There are several different methods to take quality of life into account. From a welfare perspective, one that measures the changes in the value of health care seems most appropriate. But from the perspective of the sustainability, measures that calculate cost per unit of quality-adjusted health care seem preferable. The evidence to date suggests that adjusting health care expenditures for changes in quality leads to a significant reduction in the rise in health prices over time, and, indeed, these prices may even have declined relative to other prices.

A patient survey on behalf of PWC Research in 2016, was conducted over 12,000 people across 12 countries to understand.

  • If there was the appetite to engage with AI and robots for healthcare;
  • Circumstances under which there would be greater or lesser willingness to
  • Perceived advantages and disadvantages of using AI and robots in healthcare.

The evidence from this survey strongly indicates that there is a growing enthusiasm among consumers to engage in new ways with new technology for their health and wellness needs. This is regardless of country, gender or age. we found that consumers across demographics are willing to consider non-traditional options for managing and treating their health. But behind that message is a lot of important information that has implications for how these new technologies will shape New Health. The findings of the survey suggest three key themes. People are increasingly willing to engage with AI and robots if it means.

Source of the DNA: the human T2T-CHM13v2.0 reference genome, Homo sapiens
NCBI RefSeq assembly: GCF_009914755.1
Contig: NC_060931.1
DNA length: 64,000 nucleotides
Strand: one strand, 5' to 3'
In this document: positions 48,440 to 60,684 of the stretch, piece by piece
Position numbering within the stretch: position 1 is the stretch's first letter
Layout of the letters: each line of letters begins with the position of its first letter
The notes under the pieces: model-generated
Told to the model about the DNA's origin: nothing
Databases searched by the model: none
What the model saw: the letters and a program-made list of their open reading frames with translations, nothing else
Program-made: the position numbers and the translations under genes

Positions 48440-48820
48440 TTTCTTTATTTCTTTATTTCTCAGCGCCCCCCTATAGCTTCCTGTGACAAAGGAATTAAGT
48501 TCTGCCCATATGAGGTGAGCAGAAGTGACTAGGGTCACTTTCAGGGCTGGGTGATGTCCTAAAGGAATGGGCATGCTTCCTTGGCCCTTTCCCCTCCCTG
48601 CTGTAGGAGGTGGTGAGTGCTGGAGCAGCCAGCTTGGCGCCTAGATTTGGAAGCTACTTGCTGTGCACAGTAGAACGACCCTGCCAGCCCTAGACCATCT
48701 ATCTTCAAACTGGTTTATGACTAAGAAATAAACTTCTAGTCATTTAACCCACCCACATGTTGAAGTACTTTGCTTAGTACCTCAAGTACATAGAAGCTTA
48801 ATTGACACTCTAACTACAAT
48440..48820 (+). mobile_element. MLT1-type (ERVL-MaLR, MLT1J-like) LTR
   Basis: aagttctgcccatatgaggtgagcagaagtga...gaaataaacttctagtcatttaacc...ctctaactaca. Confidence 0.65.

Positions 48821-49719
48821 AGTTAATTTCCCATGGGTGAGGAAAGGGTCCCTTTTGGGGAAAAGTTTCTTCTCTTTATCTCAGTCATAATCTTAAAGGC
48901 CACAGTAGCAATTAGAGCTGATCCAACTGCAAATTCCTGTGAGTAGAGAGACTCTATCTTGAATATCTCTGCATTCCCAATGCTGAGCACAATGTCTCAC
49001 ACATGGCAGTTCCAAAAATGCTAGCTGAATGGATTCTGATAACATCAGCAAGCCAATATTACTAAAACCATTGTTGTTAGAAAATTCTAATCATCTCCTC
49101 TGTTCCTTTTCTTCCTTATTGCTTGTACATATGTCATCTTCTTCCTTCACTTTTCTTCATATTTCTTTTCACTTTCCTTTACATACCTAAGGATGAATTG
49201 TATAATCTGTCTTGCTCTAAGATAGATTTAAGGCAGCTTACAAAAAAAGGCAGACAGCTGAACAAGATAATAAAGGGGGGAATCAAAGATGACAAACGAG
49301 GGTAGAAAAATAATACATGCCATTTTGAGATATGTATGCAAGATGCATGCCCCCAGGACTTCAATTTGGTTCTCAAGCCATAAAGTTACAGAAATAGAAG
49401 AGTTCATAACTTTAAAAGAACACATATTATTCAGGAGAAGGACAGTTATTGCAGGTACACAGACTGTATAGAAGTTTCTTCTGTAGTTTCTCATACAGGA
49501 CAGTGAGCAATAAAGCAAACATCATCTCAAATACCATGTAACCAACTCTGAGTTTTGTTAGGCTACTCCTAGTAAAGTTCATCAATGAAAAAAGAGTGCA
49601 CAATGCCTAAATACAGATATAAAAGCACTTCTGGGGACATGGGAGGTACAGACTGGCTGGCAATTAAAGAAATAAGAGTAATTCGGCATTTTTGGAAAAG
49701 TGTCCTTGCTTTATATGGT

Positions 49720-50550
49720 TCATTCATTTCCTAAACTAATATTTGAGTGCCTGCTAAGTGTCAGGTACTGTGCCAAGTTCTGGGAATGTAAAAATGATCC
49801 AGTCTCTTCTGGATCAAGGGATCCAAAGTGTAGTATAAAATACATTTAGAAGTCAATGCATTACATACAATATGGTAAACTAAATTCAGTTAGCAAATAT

• Better access to healthcare;
  • Speed and accuracy of diagnosis and treatment
  • Trust in the technology is vital for wider use and adoption.

Despite this enthusiasm the ‘human touch’ remains a key component of the healthcare experience.

What doctor? Why AI and robotics will define New Health PWC 2017

6.  Research and Training

For the policy makers any change also brings opportunities. It is imperative for the UK Government seize this opportunity to bring about an enabling environment to for the Universities, healthcare providers and the industry which include companies involved in digitals surgery platforms and artificial intelligence (AI) like, Google, J&J, Covidien, Medtronic, Stryker and IBM Watson. This could include.


This could include basic research in development of intelligent digital systems focusing on optics, materials, and AI. This could be source of focus funding for technology development in universities collaborating with industry, which would pay long term dividend.

Additionally, there is a need for the clinical institution and industry to undertake research in clinical effectiveness which includes all treatment option is based on treatment of a particular disease. There is also research needed to understand drivers and barriers in wider adoption of technology in general and digital surgery in particular from the point of view of all stakeholder including patients.


Digital surgery would inherently bring changes in a way we train our surgeons and other theatre staff. This would include training through naturalistic simulations. AI in future training would gain more significance as it would draw instantly on a large database of scenarios and can respond to questions, decisions or advice from a trainee and can challenge more effectively than a human can. And the training programme can learn from previous responses from the trainee, meaning that the challenges can be continually adjusted to meet their learning needs.

This will allow for training from to be given from anywhere even from a smartphone, for example, as quick catch up sessions, after a tricky case in a clinic or while travelling.

Currently augmented training is being given through virtual reality (VR). Combining VR with AI will offer boundless opportunities for extending the skills of trainees in a targeted fashion.